Website Accessibility

Accessibility… sometimes when I talk about accessibility in libraries folks imagine ramps, wide doors and not stocking items on bottom shelves. This is all essential, but there is something that is often overlooked: your library’s website. It is like another branch of your library and it needs to be accessible too.

Web accessibility basically means enabling people with disabilities to use the Web. More specifically, website accessibility means that people with disabilities can perceive, understand, navigate, and interact with your website. Having comprehensive accessibility on your website is really important. So, how do you make sure what you are doing is accessible? And if it isn’t, how do you fix it?

This and the next few posts are going to be about accessibility and your library’s website.

I recently ran all of the COLibraries websites through 2 different accessibility checkers. An accessibility checker is a website where you can enter the URL of your library’s website, and the tool runs a check comparing your website with the Web Content Accessibility Guidelines (WCAG). There are TONS of accessibility checkers out there. The WCAG folks have a list of the tools – The main difference between the tools is how the results are presented. This is one of the reasons I used two separate checkers. I used one checker that gave me a very good visual, and another that gave me a much more understandable written report.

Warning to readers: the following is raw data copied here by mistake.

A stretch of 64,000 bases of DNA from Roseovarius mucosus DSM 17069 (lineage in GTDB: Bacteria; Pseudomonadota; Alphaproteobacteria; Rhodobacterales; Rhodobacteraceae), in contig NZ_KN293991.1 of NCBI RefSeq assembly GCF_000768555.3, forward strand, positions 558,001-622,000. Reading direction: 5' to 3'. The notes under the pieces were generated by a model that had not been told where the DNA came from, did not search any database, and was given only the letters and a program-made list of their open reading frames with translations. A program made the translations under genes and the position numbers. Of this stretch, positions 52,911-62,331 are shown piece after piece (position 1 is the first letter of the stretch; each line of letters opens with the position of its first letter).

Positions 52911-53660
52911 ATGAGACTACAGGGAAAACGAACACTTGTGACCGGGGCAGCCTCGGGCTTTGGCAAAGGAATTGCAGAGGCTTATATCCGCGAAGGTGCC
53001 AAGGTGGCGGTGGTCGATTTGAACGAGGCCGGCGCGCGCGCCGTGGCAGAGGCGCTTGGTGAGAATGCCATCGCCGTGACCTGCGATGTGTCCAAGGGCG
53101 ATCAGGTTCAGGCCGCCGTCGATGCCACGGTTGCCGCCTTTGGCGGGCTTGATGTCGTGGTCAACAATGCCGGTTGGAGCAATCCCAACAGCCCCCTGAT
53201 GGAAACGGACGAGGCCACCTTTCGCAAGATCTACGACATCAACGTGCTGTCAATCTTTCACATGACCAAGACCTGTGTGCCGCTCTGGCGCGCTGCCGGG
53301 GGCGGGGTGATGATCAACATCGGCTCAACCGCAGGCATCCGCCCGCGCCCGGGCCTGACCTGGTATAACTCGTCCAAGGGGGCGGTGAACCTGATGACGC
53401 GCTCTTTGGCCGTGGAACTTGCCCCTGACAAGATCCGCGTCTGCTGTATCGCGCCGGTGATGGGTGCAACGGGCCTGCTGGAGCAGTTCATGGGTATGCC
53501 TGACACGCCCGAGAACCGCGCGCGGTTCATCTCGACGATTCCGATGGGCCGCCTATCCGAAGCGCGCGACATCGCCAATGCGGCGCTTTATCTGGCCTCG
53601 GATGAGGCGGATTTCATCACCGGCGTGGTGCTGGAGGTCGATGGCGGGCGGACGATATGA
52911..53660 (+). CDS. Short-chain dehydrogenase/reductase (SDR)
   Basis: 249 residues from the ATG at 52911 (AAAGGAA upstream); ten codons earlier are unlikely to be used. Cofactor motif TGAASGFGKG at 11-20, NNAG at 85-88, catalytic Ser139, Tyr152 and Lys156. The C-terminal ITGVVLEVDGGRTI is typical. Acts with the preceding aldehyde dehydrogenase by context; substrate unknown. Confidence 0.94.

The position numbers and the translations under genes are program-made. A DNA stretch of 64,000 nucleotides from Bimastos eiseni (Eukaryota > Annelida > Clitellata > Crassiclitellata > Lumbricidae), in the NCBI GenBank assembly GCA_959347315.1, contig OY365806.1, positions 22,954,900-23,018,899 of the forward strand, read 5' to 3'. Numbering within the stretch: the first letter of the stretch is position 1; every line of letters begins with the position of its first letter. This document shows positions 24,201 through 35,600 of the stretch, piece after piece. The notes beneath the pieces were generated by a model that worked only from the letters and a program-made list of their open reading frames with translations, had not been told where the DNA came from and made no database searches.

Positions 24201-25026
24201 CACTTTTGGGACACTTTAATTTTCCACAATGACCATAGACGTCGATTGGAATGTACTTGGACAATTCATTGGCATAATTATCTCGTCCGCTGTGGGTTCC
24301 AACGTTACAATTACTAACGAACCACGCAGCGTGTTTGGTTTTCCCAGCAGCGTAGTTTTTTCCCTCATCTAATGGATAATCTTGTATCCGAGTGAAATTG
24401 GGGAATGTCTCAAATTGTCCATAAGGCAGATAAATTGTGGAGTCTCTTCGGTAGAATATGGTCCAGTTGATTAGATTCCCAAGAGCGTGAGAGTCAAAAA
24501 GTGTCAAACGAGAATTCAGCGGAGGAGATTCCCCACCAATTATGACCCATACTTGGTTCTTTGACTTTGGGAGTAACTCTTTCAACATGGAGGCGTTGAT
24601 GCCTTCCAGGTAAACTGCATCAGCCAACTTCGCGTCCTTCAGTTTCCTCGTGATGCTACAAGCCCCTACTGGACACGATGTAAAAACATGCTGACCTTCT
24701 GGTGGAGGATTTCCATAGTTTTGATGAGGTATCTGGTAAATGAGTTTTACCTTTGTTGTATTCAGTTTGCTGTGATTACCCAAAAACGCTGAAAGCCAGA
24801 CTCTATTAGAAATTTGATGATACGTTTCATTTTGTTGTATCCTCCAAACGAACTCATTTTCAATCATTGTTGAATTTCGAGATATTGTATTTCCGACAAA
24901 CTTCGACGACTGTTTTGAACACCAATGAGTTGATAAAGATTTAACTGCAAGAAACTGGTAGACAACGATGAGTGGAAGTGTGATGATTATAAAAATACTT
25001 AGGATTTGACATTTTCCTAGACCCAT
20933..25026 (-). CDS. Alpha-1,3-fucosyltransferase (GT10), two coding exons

Let’s look at a few different reports!

This is WAVE ( It gives a very good visual report.It places icons on the items on your website with errors, warnings, and things done correctly. Icons on both good and bad can be helpful, and the visual is great.

There is a tab on the side that explains the icons and gives a bit more detail.

I used WAVE reports like this in conjunction with an ADA Scan ( which looks like this.

Different, aren’t they?! Now, let’s look at one part of these reports.

On the ADAScan we see this:

That same area on the WAVE report looks like this:

Using the two tools together helps me find the code as identified and add the applicable fix in the right place.

Now, some of you might be thinking, “…code? …form elements? Um, Kieran, um, I am a librarian, not a coder.” Yup! I totally understand! There are things that are made accessible by content creators (i.e., library staff) and things that need to be created to be accessible by folk who muck about on the backend of websites. Just like for your physical building, keeping books off the bottom shelf so folks can easily reach them is different than building a ramp to your front door. My goal is to make the structural improvements that are needed (the ramp building, so to speak).

So, let’s talk about the things that content creators need to do to ensure accessibility. The main things to examine are using ALT tags on images, dealing with PDFs, descriptive link text, and the contrast and size of the text. Over the next four posts, we will examine each of these aspects of accessibility. Once we integrate these four things into our regular content adding to the websites we can look at some further design aspects that can really make our websites a pleasure to use for everyone.

Kieran Hixon